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At the Lab Episode 6: Supermoms to the rescue

image of Cold Spring Harbor campus from across the harbor with At the Lab podcast logo and portrait of Stephen Shea

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Not all heroes wear capes. You can always count on a supermom to come to the rescue of a child in distress. But just what motivates this behavior, and why does a supermom feel so good when she embraces her crying child? In this episode of At the Lab, Professor Stephen Shea gives us a possible answer.

Read the related story: The science of supermoms


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Sue Weil-Kazzaz: You’re now At the Lab with Cold Spring Harbor Laboratory. My name is Sue Weil-Kazzaz, and this week At the Lab, “Supermoms to the rescue.”

{Music from Mighty Mouse cartoon}

SWK: It’s a bird! It’s a plane! It’s … your mother!

SWK: Mother’s Day is around the corner. So, right about now, you’re probably A) realizing you forgot to buy a gift and B) recalling memories of childhood, like a time your mom picked you up after a bad day at school or a devastating dance recital or—well, you get the idea.

SWK: No matter what else she has going on, supermom is always ready to come to the rescue. This behavior isn’t unique to us. CSHL Professor Stephen Shea investigates maternal pup retrieval in mice as a way to better understand how mammals’ brains navigate all kinds of social situations. Here’s Professor Shea.

Stephen Shea: We all know that as human beings, it’s rewarding to touch another person, but we don’t know a lot about the mechanisms of that. We know a lot about how we find drugs and cake and fun rewarding. But we know far less about how we perceive social contact as rewarding. We’re interested in not only how we perceive that, but how we use that to modify future behavior.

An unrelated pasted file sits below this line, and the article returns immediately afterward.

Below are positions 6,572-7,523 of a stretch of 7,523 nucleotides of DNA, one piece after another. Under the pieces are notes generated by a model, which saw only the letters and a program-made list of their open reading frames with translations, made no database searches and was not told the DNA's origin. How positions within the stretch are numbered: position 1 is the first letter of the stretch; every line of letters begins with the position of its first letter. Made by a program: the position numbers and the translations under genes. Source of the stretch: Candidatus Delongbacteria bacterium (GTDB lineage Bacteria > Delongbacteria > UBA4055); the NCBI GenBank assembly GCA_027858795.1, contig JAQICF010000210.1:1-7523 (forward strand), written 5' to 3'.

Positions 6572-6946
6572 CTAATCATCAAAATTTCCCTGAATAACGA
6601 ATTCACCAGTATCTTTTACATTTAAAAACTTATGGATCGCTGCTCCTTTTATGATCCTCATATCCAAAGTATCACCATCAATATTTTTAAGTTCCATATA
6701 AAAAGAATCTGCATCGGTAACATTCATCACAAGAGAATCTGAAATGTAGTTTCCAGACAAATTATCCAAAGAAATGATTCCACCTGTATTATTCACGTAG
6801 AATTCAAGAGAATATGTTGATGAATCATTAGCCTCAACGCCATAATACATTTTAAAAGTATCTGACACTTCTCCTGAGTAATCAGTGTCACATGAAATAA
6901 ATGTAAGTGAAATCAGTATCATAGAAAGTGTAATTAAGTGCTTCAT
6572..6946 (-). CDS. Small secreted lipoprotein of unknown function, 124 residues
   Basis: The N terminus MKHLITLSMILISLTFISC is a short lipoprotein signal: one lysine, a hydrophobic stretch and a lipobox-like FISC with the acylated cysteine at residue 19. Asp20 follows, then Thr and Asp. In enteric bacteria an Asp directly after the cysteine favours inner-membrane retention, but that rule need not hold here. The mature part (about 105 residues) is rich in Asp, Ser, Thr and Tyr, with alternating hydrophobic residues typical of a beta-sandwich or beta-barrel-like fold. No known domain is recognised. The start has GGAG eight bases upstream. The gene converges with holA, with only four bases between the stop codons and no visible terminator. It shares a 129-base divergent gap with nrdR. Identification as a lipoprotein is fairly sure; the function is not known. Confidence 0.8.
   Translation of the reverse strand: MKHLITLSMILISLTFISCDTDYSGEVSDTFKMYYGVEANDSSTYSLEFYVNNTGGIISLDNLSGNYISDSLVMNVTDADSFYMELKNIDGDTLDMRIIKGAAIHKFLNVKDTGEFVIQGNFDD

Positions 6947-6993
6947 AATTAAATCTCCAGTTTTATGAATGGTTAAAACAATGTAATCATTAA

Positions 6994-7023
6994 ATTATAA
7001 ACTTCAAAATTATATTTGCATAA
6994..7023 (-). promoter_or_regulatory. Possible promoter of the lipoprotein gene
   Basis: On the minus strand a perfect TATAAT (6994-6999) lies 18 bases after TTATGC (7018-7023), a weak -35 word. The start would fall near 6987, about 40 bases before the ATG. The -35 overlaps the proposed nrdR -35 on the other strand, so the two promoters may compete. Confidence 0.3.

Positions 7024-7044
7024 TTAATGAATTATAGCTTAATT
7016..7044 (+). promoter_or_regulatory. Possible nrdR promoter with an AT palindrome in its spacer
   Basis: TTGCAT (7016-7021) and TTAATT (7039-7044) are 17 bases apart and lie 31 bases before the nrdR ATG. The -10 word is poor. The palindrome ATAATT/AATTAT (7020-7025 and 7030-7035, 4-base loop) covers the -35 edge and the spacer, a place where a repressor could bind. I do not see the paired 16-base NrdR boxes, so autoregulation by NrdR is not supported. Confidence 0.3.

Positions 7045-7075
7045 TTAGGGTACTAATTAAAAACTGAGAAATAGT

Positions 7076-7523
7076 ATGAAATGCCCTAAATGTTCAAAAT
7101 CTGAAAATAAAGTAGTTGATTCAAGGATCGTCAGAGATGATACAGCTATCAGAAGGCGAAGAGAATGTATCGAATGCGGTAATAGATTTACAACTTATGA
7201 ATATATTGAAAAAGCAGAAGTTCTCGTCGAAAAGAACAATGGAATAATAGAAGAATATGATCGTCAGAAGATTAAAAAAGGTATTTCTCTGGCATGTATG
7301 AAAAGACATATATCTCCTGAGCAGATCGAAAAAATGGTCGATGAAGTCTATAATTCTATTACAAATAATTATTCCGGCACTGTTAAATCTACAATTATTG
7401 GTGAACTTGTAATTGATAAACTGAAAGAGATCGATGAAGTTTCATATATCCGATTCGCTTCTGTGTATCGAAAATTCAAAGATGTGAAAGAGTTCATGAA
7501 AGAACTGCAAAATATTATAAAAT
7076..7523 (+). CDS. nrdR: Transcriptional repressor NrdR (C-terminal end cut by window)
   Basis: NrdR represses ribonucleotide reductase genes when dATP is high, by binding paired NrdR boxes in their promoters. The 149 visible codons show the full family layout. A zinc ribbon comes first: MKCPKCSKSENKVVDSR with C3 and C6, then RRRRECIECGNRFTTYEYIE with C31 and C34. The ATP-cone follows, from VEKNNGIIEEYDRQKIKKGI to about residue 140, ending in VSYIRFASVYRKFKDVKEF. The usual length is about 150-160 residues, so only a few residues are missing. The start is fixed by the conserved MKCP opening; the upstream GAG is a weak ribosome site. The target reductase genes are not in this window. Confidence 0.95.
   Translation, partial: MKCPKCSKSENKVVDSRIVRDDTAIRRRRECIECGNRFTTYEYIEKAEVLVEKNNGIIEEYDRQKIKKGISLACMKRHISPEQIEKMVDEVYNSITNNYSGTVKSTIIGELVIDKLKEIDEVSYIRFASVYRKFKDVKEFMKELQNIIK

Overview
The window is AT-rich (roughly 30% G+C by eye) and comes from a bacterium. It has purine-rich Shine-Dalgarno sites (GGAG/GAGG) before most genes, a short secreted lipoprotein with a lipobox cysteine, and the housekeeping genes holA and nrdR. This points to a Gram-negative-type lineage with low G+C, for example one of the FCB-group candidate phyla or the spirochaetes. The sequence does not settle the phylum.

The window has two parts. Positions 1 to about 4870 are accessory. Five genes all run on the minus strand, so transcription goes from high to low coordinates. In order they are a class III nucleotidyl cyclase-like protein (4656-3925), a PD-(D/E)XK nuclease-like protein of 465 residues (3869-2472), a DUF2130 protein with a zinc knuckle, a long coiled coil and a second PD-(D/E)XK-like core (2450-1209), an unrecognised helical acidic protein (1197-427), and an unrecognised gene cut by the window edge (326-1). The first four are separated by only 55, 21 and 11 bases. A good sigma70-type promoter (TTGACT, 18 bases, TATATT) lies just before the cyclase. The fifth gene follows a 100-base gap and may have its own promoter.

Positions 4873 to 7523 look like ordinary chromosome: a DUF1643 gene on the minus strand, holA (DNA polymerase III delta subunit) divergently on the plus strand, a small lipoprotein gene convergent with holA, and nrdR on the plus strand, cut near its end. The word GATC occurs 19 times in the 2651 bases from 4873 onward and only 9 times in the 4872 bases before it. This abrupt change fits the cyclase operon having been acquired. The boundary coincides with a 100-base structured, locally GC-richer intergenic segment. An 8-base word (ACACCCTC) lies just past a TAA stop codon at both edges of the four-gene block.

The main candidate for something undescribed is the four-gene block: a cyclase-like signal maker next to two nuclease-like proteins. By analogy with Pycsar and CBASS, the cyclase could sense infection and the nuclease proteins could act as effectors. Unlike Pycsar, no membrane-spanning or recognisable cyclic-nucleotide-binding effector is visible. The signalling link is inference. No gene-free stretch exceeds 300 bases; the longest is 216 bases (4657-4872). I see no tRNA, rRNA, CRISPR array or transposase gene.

SWK: In other words, how do supermoms know to come get the kids and why do they like it so much? Shea’s team found their answers in a part of the brain called the VTA. Here, they identified a group of neurons that release dopamine whenever a mother mouse picks up a crying pup.

SS: It’s a very ancient mechanism in the brain that mice and humans and many other animals share. Dopamine is important for motion and reward and motivation, but in this case, dopamine is actually instructing the behavior and reinforcing it.

SWK: The mother’s social contact with the pup feels, well, rewarding! This instructs her to continue picking up the pup whenever there’s a sign of distress.

SWK: Shea is now investigating how VTA neurons influence other social interactions. This might someday provide new insight into neurodevelopmental disorders and a better understanding of how our brains work.

{Cartoon narrator: Mighty Mouse!}

SWK: Oh, and remember to thank your supermom this Mother’s Day!

SWK: Thanks for listening to At the Lab. Please subscribe to get another fascinating story like this delivered each week. You can also find us online at For Cold Spring Harbor Laboratory, I’m Sue Weil-Kazzaz, and I’ll see you next time At the Lab.